The theme of Major League Baseball's season so far has been the lack of offense. Coming into play on Thursday, the league-average slash line was just .236/.312/.395. Teams are striking out more frequently than ever before, hitting for the lowest average in league history, and plating runs at a lower clip than they have since the 2015 season.
Unfortunately, it doesn't appear that some of the game's most promising minor leaguers are immune to the offensive impotency. There have been 38 position players selected in the top 30 of either of the last two drafts. Entering this week, 11 of those players had an OPS below .700.
Of course, there is a reasonable explanation for why minor-league players might be having a rough go at it. The pandemic wiped out last year's minor-league season, meaning these players haven't before experienced a normal year. Add in how the 2021 season -- which began in early May -- remains in the "small-sample size" bin, and it's not too surprising that some recent draftees are posting ugly stat lines.
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Still, for the sake of content, we decided to highlight three recent first-round picks who are doing well, and three who are hoping for sunnier days ahead.
The top pick in the 2019 draft, Rutschman has been phenomenal so far this season. In 110 plate appearances with the Bowie Baysox (Double-A), he's hitting .277/.445/.530 with six home runs and two more walks than strikeouts (23 versus 21). When the Baysox played a doubleheader on Sunday, Rutschman started both games and he combined to go 5 for 6 with two home runs, seven runs batted in, and a walk. He's the best catching prospect in the game for a reason, and that reason is he has the potential to become a multiple-time All-Star once he reaches the Show.
Abrams was the sixth pick and the sixth position player to come off the board in that 2019 class. He's hitting .288/.366/.438 with two home runs and four stolen bases (on four attempts) in 19 games at the Double-A level. Those numbers may not pop off the page like Rutschman's do, but the context surrounding his performance is important. Abrams, who won't turn 21 until after the season, is playing against competition that is four years his senior. The average slash line in his league is .232/.327/.371, while his San Antonio team is hitting .229/.314/.346. Oh, and Abrams entered the year with fewer than 10 career at-bats above rookie ball. When you consider those angles, what he's doing is borderline remarkable -- and bodes well for him turning into a star.
Jordan Walker, 3B, St. Louis Cardinals
You can excuse any Cardinals fan who feels like they're experiencing déjà vu. Back in 2018, the Cardinals drafted a power-hitting third baseman (Nolan Gorman) with the 19th pick who then dominated the competition in his first professional season. Last summer, the Cardinals popped a similar prospect, in Walker, with the 21st pick. He's following Gorman's blueprint for raising one's stock by hitting .333/.474/.600 with seven extra-base hits in 45 at-bats against Low-A competition. Walker leads the league in both average exit velocity (94.7 mph) and max exit velocity (116), with the latter putting him in rarified air. (Only seven big-league players have hit a ball harder than he has this season.) Walker will need to learn to lift the ball more consistently, as his average launch angle is around 2 degrees. If he can make that adjustment (and he just turned 19), then he's going to assert himself as one of the top slugging prospects in the minors.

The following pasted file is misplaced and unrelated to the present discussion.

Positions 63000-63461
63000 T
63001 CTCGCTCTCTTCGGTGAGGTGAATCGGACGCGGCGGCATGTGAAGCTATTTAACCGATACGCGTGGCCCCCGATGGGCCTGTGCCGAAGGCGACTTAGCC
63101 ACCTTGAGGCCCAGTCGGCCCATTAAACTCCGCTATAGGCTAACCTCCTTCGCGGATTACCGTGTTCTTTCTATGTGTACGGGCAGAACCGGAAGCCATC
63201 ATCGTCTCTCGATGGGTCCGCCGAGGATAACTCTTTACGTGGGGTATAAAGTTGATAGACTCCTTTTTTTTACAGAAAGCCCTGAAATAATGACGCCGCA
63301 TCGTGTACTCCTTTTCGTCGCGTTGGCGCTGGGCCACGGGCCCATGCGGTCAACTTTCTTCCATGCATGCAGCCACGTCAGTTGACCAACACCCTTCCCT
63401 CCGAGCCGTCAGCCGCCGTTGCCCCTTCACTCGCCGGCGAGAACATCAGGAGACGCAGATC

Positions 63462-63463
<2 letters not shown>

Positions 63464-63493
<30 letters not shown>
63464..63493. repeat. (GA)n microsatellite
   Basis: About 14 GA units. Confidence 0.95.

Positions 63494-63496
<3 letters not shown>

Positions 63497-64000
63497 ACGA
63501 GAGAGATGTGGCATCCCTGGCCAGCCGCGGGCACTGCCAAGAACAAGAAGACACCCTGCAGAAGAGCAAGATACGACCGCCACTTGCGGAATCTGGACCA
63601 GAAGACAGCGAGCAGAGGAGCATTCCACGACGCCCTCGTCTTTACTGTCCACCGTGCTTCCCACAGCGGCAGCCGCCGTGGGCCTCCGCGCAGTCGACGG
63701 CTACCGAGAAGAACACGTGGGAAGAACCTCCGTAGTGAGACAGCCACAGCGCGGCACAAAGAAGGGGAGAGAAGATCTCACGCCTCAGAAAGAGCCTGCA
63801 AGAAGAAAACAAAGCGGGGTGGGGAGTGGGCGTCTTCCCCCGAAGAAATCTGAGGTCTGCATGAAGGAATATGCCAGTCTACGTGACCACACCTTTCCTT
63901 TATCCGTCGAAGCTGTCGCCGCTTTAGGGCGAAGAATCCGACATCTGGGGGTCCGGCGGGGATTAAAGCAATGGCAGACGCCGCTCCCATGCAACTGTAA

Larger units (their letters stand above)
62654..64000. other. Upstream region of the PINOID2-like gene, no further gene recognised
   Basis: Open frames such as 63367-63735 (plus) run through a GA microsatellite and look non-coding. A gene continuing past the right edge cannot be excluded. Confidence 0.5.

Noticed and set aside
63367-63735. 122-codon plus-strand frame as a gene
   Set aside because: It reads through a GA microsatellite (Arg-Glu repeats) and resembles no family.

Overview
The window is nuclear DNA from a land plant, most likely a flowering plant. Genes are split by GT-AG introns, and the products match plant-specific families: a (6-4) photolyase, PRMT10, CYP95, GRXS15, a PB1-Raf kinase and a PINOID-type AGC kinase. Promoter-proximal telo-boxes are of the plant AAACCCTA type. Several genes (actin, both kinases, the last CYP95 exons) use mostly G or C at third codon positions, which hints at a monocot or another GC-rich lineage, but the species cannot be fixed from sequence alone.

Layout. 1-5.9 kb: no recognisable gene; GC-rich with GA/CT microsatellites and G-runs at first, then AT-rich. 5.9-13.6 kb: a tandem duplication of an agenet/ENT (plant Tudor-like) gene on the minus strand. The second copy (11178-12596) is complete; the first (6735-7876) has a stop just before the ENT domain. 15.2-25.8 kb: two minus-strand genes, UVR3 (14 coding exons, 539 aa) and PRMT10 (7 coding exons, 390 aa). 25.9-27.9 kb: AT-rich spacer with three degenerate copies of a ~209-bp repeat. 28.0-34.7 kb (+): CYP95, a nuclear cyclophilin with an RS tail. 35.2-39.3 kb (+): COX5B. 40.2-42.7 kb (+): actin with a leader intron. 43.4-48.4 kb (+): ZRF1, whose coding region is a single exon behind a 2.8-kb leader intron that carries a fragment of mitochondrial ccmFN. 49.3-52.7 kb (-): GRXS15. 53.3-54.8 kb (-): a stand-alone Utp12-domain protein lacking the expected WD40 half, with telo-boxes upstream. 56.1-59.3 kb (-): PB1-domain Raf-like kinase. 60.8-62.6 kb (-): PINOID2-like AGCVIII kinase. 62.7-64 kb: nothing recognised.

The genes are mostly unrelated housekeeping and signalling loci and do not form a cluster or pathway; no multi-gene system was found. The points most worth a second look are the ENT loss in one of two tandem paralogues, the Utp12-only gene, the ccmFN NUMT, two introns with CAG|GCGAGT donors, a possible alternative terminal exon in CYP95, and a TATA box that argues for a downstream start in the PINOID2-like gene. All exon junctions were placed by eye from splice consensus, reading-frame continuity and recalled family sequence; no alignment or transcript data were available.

Aaron Sabato, 1B, Minnesota Twins
It's always risky to take a right-handed hitting, right-handed throwing first baseman in the top-30. The Twins decided Sabato was worth the gamble at No. 27 based on his performance (.332/.435/.601 with big exit velocities to boot) in parts of two seasons at North Carolina. Alas, he hasn't found his groove yet in pro ball. Instead, Sabato is hitting .159/.357/.273 with an 88.9-mph average exit velocity and strikeouts in 36.5 percent of his 115 plate appearances against Low-A competition that is, on average, six months younger than him. There's no sense in panicking just yet, but it's fair to write that isn't what you want from a player so dependent on his bat.
Patrick Bailey, C, San Francisco Giants
Bailey, the 13th pick last June, doubled as the first catcher to come off the board. We noted at the time that "while he's skilled at working deep counts and punishing mistakes," he was "a candidate to finish with a below-average hit tool due in part to his tendency to whiff." You can guess where this is going, so let's get to the point: Bailey is hitting .229/.308/.375 with a 30.8 percent strikeout rate in his first 107 plate appearances against High-A competition. He has stolen six bases already, however, by taking advantage of the league's rule changes.
Double-A is essentially the page-69 test for prospects: if you like what you're seeing there, you'll probably be on board with what comes next. At least in one sense, the A's are probably eager to turn the page based on how Davidson, the 29th pick in 2019, has performed in his first 113 plate appearances at the level: .167/.286/.250 with a 24.8 percent strikeout rate. His profile hinges on him hitting for power to counterbalance his strikeout proneness, so it's not an encouraging sign that his career slugging percentage is .306 after his first 351 professional plate appearances.